Is there some kind of Moore's law governing capacity in batteries as there is in processor design? Perhaps a technology that's the equivalent of multi-core for batteries? It would seem there would have to be as devices get smaller malland ser and as as people become ever more reliant on them on a 24/7 cycle. I don't see that demand dissipating any time soon.
The problem before was in cotnrolling the batteries themal characteristics. Sometimes if the battery was being discharged too rapidly the temperature rose and created the issues already noted. Smae thing can happen when charging the batteries. I think the solution was in the modification of the chemistry involved.
In terms of energy storage the total energy stored is getting interesting. And any uncontrolled release of that energy has to be dealt with in a safe manner. consider a stick of dynamite. I am not sure exactly how much energy it stores but when it is released suddenly it has dramatic effects. If that same energy could be controlled and released gradually in the form of electric current it would make a fine storage device but probably not rechargeable.
If one had a Lithium-Ion type battery with the same energy storage potential as a comparable size stick of dynamite it would certainly warrant very careful attention to catastrophic failure modes.
As I recall from chemistry class, the most energetic chemical reaction is the conversion of H to H2. That is Monatomic Hydrogen binding with another free Hydrogen into diatomic Hydrogen, H2. I believe it also liberates an electron. Probably not possible to make a battery out of it.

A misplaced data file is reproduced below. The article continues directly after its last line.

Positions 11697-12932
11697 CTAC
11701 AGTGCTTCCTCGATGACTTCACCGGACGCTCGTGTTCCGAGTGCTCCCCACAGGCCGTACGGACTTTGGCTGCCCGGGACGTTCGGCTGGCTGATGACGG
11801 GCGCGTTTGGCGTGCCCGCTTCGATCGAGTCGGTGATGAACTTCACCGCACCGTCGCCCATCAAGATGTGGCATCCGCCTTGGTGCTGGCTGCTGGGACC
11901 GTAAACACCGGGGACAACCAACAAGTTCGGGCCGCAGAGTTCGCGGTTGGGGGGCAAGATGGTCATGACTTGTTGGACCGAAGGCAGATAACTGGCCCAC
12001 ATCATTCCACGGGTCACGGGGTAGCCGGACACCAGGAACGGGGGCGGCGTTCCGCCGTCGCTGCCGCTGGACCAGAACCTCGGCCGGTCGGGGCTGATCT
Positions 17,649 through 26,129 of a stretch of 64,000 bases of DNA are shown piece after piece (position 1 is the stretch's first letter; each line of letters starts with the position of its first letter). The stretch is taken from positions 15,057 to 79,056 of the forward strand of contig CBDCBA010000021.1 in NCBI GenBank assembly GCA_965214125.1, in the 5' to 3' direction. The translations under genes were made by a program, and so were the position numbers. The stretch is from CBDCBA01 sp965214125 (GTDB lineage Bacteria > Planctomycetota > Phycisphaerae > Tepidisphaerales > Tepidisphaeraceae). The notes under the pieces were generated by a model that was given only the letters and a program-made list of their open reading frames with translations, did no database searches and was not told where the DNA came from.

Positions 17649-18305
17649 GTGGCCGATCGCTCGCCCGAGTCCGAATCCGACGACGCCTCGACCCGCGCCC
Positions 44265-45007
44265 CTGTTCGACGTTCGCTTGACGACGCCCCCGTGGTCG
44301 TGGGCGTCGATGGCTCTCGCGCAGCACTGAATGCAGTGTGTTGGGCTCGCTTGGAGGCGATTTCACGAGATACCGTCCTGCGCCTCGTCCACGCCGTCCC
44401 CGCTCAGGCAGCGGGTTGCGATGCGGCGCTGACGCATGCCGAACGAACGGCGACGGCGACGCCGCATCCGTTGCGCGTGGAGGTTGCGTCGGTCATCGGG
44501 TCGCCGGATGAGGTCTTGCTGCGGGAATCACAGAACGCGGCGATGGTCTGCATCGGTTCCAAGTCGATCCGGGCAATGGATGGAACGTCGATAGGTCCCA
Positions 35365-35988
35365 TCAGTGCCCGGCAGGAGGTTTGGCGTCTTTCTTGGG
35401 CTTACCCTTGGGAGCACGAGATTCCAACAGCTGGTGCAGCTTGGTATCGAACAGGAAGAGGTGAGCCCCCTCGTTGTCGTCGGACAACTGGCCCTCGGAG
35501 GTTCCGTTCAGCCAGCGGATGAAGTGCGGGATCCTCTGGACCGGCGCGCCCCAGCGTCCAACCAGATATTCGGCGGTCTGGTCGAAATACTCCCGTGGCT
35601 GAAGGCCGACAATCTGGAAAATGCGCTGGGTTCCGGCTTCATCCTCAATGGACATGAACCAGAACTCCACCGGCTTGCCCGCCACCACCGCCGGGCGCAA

What are the safety issues with the laminate-style lithium polymer batteries? It seemed that there was a lot of buzz a couple years ago about potential fires or even small explosions with lithium batteries, but I don't hear much about it anymore. Are these issues addressed in the polymer technology, laminate constructions or just in more robust housings? (Or not at all.)
You raised the big battery elephant in the room question at the end, Chuck, about capacity. Will capacities rise to 4.2A-hr or 4.4A-hr? This of course relates directly to product weight. If capacities don't rise, eventually (soon, actually) portable devices relying on these things will hit a design wall, and the heavier devices will end up being performance-impaired.
Truchard will be presented the award at the 2014 Golden Mousetrap Awards ceremony during the co-located events Pacific Design & Manufacturing, MD&M West, WestPack, PLASTEC West, Electronics West, ATX West, and AeroCon.
In a bid to boost the viability of lithium-based electric car batteries, a team at Lawrence Berkeley National Laboratory has developed a chemistry that could possibly double an EV’s driving range while cutting its battery cost in half.
For industrial control applications, or even a simple assembly line, that machine can go almost 24/7 without a break. But what happens when the task is a little more complex? That’s where the “smart” machine would come in. The smart machine is one that has some simple (or complex in some cases) processing capability to be able to adapt to changing conditions. Such machines are suited for a host of applications, including automotive, aerospace, defense, medical, computers and electronics, telecommunications, consumer goods, and so on. This discussion will examine what’s possible with smart machines, and what tradeoffs need to be made to implement such a solution.